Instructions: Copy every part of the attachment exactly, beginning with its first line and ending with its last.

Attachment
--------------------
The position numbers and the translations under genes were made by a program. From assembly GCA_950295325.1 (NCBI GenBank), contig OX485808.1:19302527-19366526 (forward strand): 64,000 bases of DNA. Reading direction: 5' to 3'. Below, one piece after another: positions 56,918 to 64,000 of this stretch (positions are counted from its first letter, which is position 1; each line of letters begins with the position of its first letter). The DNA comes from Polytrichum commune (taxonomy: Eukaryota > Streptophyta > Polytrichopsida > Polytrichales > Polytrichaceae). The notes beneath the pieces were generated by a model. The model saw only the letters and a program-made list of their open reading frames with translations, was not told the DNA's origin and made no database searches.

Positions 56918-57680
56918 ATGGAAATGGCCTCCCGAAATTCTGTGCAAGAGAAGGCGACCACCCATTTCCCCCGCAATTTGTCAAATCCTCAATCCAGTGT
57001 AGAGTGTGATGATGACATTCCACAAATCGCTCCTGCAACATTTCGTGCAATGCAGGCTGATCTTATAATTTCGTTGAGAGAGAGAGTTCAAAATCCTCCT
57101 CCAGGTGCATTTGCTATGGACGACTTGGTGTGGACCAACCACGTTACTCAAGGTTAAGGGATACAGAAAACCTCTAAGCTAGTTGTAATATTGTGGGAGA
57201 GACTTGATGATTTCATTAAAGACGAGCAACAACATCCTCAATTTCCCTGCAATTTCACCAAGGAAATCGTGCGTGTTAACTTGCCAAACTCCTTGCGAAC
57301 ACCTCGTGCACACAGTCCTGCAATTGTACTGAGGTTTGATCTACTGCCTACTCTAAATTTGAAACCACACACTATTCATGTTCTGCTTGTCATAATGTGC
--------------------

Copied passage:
The position numbers and the translations under genes were made by a program. From assembly GCA_950295325.1 (NCBI GenBank), contig OX485808.1:19302527-19366526 (forward strand): 64,000 bases of DNA. Reading direction: 5' to 3'. Below, one piece after another: positions 56,918 to 64,000 of this stretch (positions are counted from its first letter, which is position 1; each line of letters begins with the position of its first letter). The DNA comes from Polytrichum commune (taxonomy: Eukaryota > Streptophyta > Polytrichopsida > Polytrichales > Polytrichaceae). The notes beneath the pieces were generated by a model. The model saw only the letters and a program-made list of their open reading frames with translations, was not told the DNA's origin and made no database searches.

Positions 56918-57680
56918 ATGGAAATGGCCTCCCGAAATTCTGTGCAAGAGAAGGCGACCACCCATTTCCCCCGCAATTTGTCAAATCCTCAATCCAGTGT
57001 AGAGTGTGATGATGACATTCCACAAATCGCTCCTGCAACATTTCGTGCAATGCAGGCTGATCTTATAATTTCGTTGAGAGAGAGAGTTCAAAATCCTCCT
57101 CCAGGTGCATTTGCTATGGACGACTTGGTGTGGACCAACCACGTTACTCAAGGTTAAGGGATACAGAAAACCTCTAAGCTAGTTGTAATATTGTGGGAGA
57201 GACTTGATGATTTCATTAAAGACGAGCAACAACATCCTCAATTTCCCTGCAATTTCACCAAGGAAATCGTGCGTGTTAACTTGCCAAACTCCTTGCGAAC
57301 ACCTCGTGCACACAGTCCTGCAATTGTACTGAGGTTTGATCTACTGCCTACTCTAAATTTGAAACCACACACTATTCATGTTCTGCTTGTCATAATGTGC